So, what is a doctorate in education policy? We’ll answer that question and others in this article, including:
Doctorate programs in education policy provide students with a pathway to further advance their skills and knowledge in the sphere of education policy and practice.
A doctorate is the highest degree you can earn in most fields. It’s also referred to as a “terminal degree,” indicating that you’ve achieved the highest level of academic mastery in your discopline. In the realm of education policy, the doctorate path breaks down into two different tracks: the Doctor of Philosophy (Ph.D.) and the Doctor of Education (Ed.D.).
The students in part-time and full-time education policy master’s programs are optimists who believe they can make education better on a grand scale. They acknowledge the current education system in the United States is fraught with problems, but they don’t view any of those problems as insurmountable. They’re pursuing master’s degrees in education policy because they’ve dreamed of transforming their districts, improving on the ways students are taught across the entire state, or even driving sweeping education reform at the federal level. (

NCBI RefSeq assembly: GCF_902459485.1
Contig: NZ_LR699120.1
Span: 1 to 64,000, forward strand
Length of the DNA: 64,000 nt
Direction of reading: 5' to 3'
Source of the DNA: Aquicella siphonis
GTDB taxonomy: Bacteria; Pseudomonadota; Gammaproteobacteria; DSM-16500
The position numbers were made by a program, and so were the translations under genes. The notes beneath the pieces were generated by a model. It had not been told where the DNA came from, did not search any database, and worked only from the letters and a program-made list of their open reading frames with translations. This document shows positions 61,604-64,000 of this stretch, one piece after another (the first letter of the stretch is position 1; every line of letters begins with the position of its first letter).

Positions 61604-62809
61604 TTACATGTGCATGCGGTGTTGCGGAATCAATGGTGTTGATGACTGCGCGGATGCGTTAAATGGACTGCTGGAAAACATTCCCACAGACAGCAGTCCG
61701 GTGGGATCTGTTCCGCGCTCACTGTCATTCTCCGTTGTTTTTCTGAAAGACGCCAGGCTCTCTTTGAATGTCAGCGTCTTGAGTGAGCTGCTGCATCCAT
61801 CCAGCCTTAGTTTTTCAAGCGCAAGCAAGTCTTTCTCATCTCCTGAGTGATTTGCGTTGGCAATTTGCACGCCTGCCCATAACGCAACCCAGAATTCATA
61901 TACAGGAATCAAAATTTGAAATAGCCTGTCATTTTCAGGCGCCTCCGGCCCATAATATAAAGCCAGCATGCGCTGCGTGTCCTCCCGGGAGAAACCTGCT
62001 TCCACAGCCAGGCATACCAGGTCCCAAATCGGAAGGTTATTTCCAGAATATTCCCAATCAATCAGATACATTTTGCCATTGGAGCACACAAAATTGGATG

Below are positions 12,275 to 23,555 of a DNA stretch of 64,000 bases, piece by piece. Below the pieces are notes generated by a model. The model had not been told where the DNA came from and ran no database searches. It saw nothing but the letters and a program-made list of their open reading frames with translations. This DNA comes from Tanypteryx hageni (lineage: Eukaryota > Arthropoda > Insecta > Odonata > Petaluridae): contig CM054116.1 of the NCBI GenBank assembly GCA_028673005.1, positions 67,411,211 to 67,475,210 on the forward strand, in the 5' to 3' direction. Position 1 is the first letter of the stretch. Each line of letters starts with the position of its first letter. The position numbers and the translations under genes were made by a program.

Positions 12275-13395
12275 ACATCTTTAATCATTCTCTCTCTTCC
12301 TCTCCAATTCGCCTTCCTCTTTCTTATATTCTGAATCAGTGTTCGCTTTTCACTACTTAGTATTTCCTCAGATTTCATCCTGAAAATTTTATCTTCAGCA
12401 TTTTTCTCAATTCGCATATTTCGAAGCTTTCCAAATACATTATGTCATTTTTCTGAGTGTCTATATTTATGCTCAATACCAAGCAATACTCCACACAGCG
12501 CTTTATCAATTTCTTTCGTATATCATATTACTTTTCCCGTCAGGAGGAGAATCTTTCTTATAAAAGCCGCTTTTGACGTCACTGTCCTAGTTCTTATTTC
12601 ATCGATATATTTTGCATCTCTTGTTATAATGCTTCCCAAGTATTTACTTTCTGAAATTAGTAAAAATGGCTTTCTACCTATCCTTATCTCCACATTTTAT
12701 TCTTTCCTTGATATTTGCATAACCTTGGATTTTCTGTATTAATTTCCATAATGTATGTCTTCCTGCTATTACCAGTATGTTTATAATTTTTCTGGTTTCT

Universities offer so many degrees fitting for this category. At some universities, a Master of Education Policy or Master of Education Leadership program covers all the same subject matter as an M.Ed in Education Policy and Leadership. Others call this degree a Master of Education in Educational Leadership & Policy Studies; Master’s in Educational Leadership & Policy; Master of Education in Education Policy, Organization & Leadership; or a Master of Arts in Education Policy and Leadership. The only way to know whether the leadership and policy master’s program at a particular school is worth it is to look at the curriculum and the school’s job placement data. Make sure the curriculum supports your unique career goals and that the degree sufficiently impresses employers. ( )